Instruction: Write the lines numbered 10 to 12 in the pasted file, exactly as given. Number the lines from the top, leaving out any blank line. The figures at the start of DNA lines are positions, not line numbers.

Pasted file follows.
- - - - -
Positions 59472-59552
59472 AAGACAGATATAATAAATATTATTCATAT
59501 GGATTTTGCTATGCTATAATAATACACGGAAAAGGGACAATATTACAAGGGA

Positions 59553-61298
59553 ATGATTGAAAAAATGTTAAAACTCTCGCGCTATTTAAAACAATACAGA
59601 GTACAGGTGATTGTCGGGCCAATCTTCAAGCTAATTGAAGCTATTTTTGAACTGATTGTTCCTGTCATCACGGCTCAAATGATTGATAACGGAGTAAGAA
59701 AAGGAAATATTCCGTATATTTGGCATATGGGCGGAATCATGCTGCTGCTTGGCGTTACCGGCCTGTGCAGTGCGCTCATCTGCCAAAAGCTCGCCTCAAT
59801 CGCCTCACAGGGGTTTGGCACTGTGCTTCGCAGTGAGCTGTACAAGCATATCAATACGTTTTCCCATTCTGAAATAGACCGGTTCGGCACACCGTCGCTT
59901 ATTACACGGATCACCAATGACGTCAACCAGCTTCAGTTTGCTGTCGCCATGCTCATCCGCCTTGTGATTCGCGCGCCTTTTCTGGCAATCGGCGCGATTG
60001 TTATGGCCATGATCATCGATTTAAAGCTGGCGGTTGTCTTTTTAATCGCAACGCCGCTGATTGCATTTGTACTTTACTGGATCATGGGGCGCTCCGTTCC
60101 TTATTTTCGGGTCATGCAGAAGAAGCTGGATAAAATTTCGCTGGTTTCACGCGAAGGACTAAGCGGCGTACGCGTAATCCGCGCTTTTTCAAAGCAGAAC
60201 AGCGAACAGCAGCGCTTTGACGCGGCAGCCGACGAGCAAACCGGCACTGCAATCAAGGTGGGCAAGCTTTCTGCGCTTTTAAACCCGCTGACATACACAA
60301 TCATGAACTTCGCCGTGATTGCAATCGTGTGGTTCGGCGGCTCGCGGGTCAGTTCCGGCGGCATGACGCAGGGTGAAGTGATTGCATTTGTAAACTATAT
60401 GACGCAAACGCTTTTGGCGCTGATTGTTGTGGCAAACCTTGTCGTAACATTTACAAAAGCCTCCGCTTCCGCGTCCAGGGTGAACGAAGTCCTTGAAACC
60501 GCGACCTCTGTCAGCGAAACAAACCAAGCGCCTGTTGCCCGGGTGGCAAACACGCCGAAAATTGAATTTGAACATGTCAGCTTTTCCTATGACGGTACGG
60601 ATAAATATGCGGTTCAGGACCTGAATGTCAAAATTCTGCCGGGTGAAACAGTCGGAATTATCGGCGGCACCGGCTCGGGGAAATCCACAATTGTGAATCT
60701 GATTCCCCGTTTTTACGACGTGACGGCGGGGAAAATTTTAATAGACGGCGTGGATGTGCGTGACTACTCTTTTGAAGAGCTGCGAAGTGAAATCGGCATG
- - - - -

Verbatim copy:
60001 TTATGGCCATGATCATCGATTTAAAGCTGGCGGTTGTCTTTTTAATCGCAACGCCGCTGATTGCATTTGTACTTTACTGGATCATGGGGCGCTCCGTTCC
60101 TTATTTTCGGGTCATGCAGAAGAAGCTGGATAAAATTTCGCTGGTTTCACGCGAAGGACTAAGCGGCGTACGCGTAATCCGCGCTTTTTCAAAGCAGAAC
60201 AGCGAACAGCAGCGCTTTGACGCGGCAGCCGACGAGCAAACCGGCACTGCAATCAAGGTGGGCAAGCTTTCTGCGCTTTTAAACCCGCTGACATACACAA